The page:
Sunday, April 18, 2010

Story #76 - Untitled, by Lewis Kelly - MBD #18

Today we have another contributor to the Month of Bad Decisions: Lewis Kelly! Lewis was born in Calgary, grew up in Edmonton, and now lives in Vancouver, where he allegedly studies Journalism. You can read his writing at his blog, Shark Sandwich. He has written a story today for you, and has indicated that he wants to do something cool for the site in the future. He is a good person! Enjoy his story!


by Lewis Kelly

I wanted to live in the land of bad decisions. In order to live in the land of bad decisions, you have to make some bad decisions.

The problem was, I couldn't make any bad decisions -- or, rather, I couldn't make one particular bad decision that I very much wanted to make.

It all started one day when I realized that when I have kids, if I ever have kids, I'll want to have some wild exploits with which to regale them while they are dandied about on knees and so on. I wanted to have a cooler stories than “kids, let me tell you about the time Dad was a regional finalist in the Annual Alberta Scrabble Showdown” or “hey, that reminds me of this craaaaazy viola recital I saw once at the Carnegie.”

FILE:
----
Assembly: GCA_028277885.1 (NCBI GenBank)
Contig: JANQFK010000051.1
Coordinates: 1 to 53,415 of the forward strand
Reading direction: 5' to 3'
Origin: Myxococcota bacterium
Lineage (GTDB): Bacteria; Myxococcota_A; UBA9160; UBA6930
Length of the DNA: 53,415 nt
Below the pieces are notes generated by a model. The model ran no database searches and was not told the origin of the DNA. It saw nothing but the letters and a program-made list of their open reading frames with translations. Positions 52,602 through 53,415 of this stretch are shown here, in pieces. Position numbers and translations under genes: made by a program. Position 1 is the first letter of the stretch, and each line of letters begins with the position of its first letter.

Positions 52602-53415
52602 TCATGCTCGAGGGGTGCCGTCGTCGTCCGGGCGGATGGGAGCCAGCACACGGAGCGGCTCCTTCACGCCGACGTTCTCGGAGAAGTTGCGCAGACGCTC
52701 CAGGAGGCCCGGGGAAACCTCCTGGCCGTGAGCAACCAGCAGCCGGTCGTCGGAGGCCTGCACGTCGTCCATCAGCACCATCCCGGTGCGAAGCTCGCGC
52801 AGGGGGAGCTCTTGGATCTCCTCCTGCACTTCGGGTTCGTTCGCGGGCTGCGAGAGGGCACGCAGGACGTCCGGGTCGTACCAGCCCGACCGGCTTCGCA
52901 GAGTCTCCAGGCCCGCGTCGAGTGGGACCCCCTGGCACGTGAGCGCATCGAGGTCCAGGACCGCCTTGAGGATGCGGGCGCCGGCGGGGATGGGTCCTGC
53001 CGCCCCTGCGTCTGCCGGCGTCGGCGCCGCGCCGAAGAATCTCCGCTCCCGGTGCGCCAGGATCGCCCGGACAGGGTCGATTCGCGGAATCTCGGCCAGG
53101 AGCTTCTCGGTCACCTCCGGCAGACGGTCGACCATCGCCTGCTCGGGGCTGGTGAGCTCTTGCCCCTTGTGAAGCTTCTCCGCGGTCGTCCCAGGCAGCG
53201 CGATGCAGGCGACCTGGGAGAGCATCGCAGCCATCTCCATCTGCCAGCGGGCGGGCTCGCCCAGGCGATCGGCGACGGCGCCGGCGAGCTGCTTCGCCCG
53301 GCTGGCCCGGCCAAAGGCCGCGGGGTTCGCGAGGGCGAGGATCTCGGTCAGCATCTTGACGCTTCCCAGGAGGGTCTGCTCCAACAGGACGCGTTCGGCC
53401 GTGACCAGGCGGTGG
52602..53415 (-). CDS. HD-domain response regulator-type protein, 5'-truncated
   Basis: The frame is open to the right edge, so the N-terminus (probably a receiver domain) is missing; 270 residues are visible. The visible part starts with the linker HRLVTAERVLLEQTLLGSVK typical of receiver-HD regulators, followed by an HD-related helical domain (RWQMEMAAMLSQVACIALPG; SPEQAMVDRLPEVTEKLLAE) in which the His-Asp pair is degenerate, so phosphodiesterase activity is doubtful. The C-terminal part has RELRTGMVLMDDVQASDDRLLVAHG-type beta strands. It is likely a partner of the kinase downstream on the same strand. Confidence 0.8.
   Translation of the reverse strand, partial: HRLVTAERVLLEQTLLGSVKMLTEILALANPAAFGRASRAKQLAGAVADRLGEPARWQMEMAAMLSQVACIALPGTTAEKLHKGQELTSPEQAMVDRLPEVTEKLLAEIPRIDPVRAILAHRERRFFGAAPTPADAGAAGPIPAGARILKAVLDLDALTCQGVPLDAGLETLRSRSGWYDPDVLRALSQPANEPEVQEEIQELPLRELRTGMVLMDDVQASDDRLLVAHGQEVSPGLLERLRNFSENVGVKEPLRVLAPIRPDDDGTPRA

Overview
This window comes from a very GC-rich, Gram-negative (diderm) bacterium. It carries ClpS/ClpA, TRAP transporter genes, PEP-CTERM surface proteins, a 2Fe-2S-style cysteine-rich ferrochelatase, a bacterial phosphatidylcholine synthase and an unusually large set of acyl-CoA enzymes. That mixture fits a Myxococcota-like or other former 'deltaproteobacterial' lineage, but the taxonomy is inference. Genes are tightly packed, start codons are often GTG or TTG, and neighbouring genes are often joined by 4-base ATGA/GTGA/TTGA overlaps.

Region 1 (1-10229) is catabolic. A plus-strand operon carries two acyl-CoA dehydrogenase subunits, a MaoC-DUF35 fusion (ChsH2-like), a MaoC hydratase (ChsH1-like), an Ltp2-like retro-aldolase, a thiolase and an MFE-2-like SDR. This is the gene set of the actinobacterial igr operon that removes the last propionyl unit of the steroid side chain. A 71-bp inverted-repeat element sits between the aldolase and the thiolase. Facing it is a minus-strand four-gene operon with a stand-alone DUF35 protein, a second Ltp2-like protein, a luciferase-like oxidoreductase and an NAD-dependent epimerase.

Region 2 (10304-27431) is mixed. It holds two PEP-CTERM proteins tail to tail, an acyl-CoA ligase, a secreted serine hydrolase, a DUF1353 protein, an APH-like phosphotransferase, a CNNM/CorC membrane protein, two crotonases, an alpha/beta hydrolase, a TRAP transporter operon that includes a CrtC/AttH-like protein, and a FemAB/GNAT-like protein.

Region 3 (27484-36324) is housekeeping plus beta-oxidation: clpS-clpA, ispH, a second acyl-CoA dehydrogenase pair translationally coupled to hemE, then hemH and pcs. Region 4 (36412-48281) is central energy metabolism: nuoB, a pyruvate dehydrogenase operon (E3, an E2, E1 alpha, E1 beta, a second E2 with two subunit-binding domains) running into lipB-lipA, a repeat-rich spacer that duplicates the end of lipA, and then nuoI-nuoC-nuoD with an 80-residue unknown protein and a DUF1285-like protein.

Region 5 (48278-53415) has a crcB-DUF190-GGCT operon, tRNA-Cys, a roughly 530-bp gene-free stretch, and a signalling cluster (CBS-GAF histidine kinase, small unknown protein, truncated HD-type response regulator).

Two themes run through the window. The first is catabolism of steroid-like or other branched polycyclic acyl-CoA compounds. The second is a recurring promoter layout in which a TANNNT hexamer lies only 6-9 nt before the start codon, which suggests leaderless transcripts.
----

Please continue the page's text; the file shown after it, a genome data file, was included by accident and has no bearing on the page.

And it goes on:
So I thought, what's cool? Obvious answer: drugs. And so I set out to buy some. I didn't have any particular sort in mind. I just wanted to create some great stories to tell my kids. These drugs will be an investment in my future, I thought.

One of the first challenges the burgeoning narcotics enthusiast encounters is the fact that no drug dealer will ever, ever have a straightforward conversation about the goods they purvey. They just lounge around in dark glasses making oblique reference to their products. While this makes it harder for law enforcement to obtain iron-clad legal evidence against them, it also leads to exchanges like the ones I began having with these trench-coated men of ill repute.

“I hear you're a good person to talk to about, you know, white.”

“Yeah, man. For you, special price.”

And then five minutes later I'd be walking away with a small plastic bag of what would turn out to be icing sugar, or baking soda, or, one time, both. One time, I tried asking for benzoylmethylecogonine, but the guy just looked at me like I had grown a third eye and then walked off muttering something about gentrification.

The whole project seemed doomed to failure until one night I was arrested for buying what turned out to be the world's most expensive sea salt. I spent the night in the holding cells, which I shared with two gentlemen named Stubbs and Tyrone. It was an educational evening.


No comments: